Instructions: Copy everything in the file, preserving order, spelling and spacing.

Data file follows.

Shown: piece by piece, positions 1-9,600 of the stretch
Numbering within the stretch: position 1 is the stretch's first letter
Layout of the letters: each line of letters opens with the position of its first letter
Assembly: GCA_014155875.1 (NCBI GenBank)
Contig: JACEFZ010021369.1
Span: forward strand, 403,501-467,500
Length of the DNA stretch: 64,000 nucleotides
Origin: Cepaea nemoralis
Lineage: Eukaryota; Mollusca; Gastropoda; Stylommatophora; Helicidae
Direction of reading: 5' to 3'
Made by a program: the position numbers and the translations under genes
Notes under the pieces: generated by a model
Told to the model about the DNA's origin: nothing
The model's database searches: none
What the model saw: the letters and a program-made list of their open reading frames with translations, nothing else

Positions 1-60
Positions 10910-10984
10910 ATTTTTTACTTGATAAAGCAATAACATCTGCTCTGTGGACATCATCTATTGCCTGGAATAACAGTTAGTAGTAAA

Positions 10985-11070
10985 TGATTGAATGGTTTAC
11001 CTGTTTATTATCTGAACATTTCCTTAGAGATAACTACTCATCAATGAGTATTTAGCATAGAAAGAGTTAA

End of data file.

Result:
Shown: piece by piece, positions 1-9,600 of the stretch
Numbering within the stretch: position 1 is the stretch's first letter
Layout of the letters: each line of letters opens with the position of its first letter
Assembly: GCA_014155875.1 (NCBI GenBank)
Contig: JACEFZ010021369.1
Span: forward strand, 403,501-467,500
Length of the DNA stretch: 64,000 nucleotides
Origin: Cepaea nemoralis
Lineage: Eukaryota; Mollusca; Gastropoda; Stylommatophora; Helicidae
Direction of reading: 5' to 3'
Made by a program: the position numbers and the translations under genes
Notes under the pieces: generated by a model
Told to the model about the DNA's origin: nothing
The model's database searches: none
What the model saw: the letters and a program-made list of their open reading frames with translations, nothing else

Positions 1-60
Positions 10910-10984
10910 ATTTTTTACTTGATAAAGCAATAACATCTGCTCTGTGGACATCATCTATTGCCTGGAATAACAGTTAGTAGTAAA

Positions 10985-11070
10985 TGATTGAATGGTTTAC
11001 CTGTTTATTATCTGAACATTTCCTTAGAGATAACTACTCATCAATGAGTATTTAGCATAGAAAGAGTTAA